The missus and I have been watching the new Netflix Daredevil series. We have a few episodes left to go, so I won’t go into it too much as I may write a full review when we complete the season. Suffice it to say that it is very good and somewhat surprisingly very noir. I used to read the comic book on occasion in my misspent youth, and don’t recall the tone being anything like that, but it suits the character quite well. The acting, writing, and direction are for the most part superb. Anyone fan enough of crime fiction to be reading this post will likely enjoy it immensely.
Darwyn Cooke says he won’t be returning to Parker comics until 2016, but by the sound of it, I suspect it will be a longer wait than that. I get the sense that he feels he needs to recharge the batteries a bit before returning to the character. But if you like his work on Parker, you will almost certainly like his newly announced project.
Cooke’s upcoming Image Comics series “Revengeance” is a story he originally pitched to artist Tim Sale, but after five years of waiting for Sale to be available, “I told Tim, sorry, I’m taking this one for myself.”
On “Revengeance,” Cooke said, “I think the title indicates that I’m not taking it entirely seriously.” He compared it to the Mickey Spillane novel “I, the Jury,” with a “young, liberal, nonviolent sort of party guy” as the protagonist. “It’s incredibly dark. The ending of it is horribly dark. But on the way, I’d like to think there’s going to be a lot of hilarious stuff.”
The series is set in 1986 Toronto, where Cooke himself lived in his 20s. “There’s a lot of me in it,” he said. “I just kind of subtracted everything decent about me, and made everything bad about me twice as bad.”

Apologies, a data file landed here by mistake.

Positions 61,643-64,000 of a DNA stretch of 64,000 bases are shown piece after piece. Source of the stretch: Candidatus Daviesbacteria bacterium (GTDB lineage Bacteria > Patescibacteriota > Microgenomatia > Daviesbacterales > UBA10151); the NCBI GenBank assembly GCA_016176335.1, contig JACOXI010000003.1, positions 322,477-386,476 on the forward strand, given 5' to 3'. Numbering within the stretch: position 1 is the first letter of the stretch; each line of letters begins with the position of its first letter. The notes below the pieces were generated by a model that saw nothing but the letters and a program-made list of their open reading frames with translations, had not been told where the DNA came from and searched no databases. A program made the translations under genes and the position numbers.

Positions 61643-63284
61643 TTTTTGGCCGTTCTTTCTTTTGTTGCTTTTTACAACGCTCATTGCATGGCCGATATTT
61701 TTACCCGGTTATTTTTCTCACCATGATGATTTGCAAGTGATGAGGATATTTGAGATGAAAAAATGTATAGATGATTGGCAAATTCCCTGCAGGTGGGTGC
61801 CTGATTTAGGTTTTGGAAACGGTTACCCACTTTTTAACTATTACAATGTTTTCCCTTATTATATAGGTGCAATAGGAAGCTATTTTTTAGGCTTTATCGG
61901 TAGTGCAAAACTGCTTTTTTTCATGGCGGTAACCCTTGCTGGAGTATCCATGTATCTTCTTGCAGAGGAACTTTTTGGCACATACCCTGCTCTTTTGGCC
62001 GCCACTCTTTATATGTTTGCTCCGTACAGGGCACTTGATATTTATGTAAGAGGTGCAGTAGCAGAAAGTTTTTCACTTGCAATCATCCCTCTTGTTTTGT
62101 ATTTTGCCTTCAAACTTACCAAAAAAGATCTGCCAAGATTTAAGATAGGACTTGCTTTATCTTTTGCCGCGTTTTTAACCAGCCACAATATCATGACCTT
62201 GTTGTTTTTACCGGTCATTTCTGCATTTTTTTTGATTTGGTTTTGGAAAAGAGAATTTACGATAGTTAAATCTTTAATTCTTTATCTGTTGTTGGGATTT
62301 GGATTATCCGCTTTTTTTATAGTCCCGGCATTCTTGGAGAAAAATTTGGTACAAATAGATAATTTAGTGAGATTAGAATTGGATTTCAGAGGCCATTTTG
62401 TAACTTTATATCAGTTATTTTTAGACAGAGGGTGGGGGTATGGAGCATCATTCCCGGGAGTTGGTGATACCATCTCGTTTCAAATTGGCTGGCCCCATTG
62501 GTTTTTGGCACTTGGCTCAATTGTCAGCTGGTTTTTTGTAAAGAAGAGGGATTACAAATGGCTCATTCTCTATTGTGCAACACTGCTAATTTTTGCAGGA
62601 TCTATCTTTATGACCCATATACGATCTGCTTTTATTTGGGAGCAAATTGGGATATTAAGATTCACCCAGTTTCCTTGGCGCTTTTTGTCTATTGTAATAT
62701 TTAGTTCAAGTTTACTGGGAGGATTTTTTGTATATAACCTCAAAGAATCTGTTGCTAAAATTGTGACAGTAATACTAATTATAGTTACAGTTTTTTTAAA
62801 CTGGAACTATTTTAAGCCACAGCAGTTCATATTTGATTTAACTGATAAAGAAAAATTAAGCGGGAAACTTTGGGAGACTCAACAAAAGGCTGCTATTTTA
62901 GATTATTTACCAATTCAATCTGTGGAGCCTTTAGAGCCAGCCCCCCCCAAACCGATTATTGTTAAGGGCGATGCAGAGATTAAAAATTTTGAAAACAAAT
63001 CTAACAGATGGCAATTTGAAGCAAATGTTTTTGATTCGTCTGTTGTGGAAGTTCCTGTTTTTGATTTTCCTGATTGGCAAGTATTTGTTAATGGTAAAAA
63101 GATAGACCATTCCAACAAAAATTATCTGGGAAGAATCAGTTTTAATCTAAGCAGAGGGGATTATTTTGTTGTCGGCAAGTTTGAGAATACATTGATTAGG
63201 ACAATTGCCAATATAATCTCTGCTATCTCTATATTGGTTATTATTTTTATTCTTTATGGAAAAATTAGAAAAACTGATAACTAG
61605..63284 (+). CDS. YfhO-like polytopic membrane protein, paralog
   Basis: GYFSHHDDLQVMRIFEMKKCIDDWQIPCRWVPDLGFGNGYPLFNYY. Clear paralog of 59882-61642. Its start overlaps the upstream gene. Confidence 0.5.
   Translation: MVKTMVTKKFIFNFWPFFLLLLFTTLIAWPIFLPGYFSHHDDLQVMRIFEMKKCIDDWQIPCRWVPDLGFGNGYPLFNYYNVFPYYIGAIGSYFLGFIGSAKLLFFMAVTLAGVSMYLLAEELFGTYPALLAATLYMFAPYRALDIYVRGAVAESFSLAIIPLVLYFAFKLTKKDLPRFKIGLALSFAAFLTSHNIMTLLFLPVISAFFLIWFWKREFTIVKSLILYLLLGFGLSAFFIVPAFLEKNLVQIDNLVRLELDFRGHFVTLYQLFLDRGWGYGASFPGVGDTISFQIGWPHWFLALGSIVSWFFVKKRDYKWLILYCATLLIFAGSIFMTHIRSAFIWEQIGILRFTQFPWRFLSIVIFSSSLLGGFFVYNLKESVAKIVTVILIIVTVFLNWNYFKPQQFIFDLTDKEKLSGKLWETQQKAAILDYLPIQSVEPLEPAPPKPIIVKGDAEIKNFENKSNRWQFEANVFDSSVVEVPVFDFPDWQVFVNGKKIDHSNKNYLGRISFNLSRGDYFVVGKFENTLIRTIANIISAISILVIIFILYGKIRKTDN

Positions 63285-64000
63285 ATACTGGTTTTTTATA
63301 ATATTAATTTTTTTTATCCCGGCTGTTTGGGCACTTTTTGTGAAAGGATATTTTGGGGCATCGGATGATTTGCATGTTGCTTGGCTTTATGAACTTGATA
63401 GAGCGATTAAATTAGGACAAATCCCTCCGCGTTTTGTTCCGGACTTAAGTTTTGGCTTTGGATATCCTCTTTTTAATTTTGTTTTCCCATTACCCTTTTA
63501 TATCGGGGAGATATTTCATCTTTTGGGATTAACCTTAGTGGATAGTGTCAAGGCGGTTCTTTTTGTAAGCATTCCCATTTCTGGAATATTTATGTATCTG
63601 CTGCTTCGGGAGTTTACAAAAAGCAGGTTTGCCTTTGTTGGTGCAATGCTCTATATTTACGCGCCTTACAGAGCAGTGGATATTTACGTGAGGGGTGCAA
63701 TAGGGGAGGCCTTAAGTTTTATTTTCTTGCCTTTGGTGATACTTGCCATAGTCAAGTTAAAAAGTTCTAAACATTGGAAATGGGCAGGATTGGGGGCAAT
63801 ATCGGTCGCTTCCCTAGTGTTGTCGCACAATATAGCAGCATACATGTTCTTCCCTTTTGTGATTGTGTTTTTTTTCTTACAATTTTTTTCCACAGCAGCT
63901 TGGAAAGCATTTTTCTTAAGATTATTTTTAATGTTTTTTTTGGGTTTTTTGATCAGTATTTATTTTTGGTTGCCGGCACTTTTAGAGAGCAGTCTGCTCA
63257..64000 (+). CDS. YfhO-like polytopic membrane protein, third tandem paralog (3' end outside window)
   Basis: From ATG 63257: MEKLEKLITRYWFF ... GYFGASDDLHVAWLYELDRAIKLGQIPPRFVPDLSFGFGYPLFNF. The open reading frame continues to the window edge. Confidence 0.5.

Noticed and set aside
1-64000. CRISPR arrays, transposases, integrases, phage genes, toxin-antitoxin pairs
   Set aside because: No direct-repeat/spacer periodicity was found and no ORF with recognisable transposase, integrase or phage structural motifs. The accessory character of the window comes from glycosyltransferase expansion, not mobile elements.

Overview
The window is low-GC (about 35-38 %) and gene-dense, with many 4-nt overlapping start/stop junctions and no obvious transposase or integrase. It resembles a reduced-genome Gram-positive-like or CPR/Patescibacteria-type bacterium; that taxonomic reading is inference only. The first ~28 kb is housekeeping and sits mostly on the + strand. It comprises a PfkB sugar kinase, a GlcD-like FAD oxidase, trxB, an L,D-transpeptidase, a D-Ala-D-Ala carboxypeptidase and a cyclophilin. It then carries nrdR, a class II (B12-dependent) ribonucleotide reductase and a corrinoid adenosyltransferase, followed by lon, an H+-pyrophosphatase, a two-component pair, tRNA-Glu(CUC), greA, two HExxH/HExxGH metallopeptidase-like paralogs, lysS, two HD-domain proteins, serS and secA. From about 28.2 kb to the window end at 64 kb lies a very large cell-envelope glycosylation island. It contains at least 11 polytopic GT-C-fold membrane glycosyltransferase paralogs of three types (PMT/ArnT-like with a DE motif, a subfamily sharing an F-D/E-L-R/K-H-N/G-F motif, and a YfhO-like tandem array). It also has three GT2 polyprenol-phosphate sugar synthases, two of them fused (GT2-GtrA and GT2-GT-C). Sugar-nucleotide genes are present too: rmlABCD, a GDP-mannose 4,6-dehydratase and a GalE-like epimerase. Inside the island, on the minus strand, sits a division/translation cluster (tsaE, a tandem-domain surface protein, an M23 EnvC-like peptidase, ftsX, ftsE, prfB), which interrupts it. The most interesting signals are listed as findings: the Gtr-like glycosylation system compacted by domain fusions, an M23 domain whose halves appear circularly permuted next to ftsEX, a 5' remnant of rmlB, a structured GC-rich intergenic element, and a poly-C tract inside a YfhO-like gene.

No release date announced yet.
So that’s the latest! Again, apologies for the scant posting lately, but you regulars know that happens from time to time.
Let me know if you want to take that film noir course! It could be a lot of fun.
Gold Eagle, the division of Harlequin that published men’s adventure books including The Executioner/Mack Bolan, is being closed down after Harlequin’s acquisition by HarperCollins. I expect Mack will land on his feet somewhere, especially if the movie franchise tentatively starring Bradley Cooper gets off the ground.
The scan didn’t work so great, because the jacket is in a plastic wrapper. I got it from a dealer for the princely sum of $2, a score indeed. It’s in great shape, and appears to be unread. Curiously, it appears that a drop of blood fell on the upper edge of the pages.
One of Mr. Westlake’s non-crime books (although I’m sure there’s some crime in it) and one I have not yet read. Have any of you?
Here is the jacket text:
Jack Pine was born to be a Hollywood star. He has no morals, no scruples; he will not hesitate to do anything or love anyone if it might advance his career, get him the best roles, or project him evermore firmly into the spotlight.